Posted 4 years ago
 How do I calculate b from real data?Here are the cases the begin of infecteds in São Paulo Brazilian State data = {1,1,1,2,2,2,2,3,6,10,13,16,19,30,42,56,65,136,152,164,240,286,396,459,631,745,810}; Clear[a, k]; NonlinearModelFit[data, a Exp[k t], {a, k}, t]["BestFitParameters"]  {a -> 2.35641, k -> 0.219352} It's somehow related to k?
Posted 4 years ago
 I am not sure how to best calculate b and k from actual data. This model is very simple and the real world is quite complex (different spreading rates for different people and places, and time-dependent spreading rates due to changing policies). It may be possible to get a fit for a current situation, but this fit probably has limited predictive value.This model does have value to understand how changing the parameters affects the spreading of infectious diseases.
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Posted 4 years ago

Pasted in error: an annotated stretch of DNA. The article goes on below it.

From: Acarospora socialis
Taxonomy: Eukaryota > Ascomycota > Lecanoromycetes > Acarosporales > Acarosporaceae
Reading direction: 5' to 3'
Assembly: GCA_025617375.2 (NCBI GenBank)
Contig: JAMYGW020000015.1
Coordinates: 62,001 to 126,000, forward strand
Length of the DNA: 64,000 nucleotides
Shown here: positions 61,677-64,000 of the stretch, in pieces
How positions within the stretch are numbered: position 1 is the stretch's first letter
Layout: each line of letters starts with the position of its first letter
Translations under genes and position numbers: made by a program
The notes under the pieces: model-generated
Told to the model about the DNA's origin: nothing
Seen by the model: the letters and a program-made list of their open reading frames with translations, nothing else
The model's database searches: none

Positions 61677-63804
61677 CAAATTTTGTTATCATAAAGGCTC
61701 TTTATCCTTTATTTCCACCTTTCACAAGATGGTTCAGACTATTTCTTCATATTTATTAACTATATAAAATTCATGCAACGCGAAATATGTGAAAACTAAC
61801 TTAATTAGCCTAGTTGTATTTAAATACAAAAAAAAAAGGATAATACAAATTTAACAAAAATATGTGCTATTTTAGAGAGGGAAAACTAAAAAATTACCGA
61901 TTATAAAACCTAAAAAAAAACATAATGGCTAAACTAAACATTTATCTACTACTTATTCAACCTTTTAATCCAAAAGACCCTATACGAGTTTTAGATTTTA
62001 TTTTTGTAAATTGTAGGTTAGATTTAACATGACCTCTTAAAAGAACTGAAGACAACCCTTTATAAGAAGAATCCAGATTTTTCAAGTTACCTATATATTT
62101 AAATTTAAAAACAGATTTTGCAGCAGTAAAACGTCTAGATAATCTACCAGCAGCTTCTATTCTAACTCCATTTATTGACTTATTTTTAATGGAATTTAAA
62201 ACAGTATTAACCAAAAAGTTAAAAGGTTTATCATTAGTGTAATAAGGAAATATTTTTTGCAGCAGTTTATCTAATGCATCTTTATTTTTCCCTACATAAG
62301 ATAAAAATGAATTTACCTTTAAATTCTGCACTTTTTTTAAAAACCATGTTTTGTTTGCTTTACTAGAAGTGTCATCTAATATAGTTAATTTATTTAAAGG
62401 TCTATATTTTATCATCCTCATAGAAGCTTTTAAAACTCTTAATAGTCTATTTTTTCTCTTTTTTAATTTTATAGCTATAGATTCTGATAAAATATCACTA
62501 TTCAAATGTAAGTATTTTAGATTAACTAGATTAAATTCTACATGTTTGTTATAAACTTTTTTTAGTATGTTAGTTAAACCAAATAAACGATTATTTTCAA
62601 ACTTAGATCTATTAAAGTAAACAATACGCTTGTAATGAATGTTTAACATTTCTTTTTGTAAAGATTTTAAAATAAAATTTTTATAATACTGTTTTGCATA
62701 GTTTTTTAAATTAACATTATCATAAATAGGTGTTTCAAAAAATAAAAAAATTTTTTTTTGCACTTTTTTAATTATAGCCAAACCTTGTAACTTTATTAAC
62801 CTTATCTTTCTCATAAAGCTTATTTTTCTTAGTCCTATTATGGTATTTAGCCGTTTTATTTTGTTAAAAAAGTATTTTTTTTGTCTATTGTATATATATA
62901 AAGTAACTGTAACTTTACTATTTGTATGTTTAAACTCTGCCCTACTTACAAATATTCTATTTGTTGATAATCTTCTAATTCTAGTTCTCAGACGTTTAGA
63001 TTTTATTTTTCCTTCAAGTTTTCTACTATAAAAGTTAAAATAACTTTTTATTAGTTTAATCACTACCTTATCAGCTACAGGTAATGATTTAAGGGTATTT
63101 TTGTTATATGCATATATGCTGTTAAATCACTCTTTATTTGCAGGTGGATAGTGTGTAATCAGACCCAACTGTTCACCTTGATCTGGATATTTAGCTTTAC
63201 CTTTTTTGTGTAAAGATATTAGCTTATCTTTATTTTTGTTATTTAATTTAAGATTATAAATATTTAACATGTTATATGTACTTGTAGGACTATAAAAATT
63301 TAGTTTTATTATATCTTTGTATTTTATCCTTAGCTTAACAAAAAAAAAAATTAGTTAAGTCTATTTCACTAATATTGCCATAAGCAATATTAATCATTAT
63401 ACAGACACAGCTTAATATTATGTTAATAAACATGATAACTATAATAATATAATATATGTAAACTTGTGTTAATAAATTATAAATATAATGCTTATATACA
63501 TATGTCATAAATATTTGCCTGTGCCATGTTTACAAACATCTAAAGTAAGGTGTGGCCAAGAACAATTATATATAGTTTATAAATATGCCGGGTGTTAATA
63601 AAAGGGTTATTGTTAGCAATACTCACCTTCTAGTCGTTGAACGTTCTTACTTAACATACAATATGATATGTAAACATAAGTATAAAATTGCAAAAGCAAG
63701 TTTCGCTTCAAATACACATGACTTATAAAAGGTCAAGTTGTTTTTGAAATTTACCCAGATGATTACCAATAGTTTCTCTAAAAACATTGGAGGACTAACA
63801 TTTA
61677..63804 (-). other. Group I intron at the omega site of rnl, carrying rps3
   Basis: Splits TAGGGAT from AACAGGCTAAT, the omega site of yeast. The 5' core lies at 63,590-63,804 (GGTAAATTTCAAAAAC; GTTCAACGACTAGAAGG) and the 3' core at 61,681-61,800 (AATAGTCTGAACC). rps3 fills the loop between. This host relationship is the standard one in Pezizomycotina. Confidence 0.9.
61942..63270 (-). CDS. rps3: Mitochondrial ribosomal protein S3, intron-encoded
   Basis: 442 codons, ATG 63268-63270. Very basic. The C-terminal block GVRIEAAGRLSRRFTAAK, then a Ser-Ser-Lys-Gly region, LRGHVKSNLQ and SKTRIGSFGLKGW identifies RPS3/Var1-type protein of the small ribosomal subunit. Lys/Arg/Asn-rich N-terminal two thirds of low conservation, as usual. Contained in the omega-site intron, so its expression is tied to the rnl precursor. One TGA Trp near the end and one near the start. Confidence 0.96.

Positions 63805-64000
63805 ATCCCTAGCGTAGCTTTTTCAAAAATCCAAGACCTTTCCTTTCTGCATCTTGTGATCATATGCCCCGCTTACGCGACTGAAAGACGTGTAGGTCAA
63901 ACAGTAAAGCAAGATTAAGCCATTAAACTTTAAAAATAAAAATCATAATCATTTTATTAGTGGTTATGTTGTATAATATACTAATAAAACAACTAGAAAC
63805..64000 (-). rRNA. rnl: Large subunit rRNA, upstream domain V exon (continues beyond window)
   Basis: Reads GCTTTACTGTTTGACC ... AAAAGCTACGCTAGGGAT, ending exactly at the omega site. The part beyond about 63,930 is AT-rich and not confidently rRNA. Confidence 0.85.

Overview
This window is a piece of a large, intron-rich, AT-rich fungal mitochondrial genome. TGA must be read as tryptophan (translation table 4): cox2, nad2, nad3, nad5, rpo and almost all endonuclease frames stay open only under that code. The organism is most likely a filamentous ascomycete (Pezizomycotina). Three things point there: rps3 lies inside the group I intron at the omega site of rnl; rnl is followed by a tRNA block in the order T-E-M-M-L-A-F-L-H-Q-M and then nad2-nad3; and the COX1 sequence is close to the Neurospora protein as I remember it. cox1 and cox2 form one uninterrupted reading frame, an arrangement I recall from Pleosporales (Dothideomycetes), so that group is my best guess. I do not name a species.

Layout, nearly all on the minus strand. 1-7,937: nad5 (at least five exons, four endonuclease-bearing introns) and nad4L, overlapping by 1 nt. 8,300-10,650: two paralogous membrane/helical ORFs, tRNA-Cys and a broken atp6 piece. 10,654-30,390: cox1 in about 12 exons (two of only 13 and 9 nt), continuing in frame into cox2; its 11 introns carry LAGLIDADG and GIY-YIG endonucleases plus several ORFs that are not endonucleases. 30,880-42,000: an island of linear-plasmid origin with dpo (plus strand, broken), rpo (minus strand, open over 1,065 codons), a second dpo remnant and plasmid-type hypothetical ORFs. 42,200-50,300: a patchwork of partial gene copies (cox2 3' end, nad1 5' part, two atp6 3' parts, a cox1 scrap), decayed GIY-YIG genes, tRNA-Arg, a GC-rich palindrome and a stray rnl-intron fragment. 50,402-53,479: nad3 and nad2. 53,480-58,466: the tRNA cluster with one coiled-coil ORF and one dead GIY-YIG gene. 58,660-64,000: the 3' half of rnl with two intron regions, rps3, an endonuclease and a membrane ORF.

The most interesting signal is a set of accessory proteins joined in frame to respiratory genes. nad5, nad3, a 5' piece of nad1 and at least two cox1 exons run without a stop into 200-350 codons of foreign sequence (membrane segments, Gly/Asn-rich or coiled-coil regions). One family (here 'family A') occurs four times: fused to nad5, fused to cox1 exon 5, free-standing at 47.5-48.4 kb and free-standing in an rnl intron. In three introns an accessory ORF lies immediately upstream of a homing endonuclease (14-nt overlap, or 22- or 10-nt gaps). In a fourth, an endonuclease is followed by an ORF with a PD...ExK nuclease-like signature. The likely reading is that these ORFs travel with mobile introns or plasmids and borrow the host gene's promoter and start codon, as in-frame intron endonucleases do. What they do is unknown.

What about if the Recovery equation changes to something like: equationR = r'[t] == (1 - w) k i[t], where w = a "death" parameter, such as w = 0.005? Then, DSolve[equationR, {r[t]}, {t}] gives: r[t] -> C + Inactive[Integrate][(k i[K] - k w i[K]), {K, 1, t}]
Posted 4 years ago
 Yes, I think this basic set of differential equations can be extended in many ways to make it more useful and precise. It would be interesting to see what you can do with it!
Posted 4 years ago
 Yes, the units are day^-1, but the fraction of infected that recover in a given day is the integral Integrate[k i[t], {t, t1, t2}] / i[t1] where t2 - t1 = 1 and i[t] is the solution from NDSolve, is not necessarily exactly 1/k.
Posted 1 year ago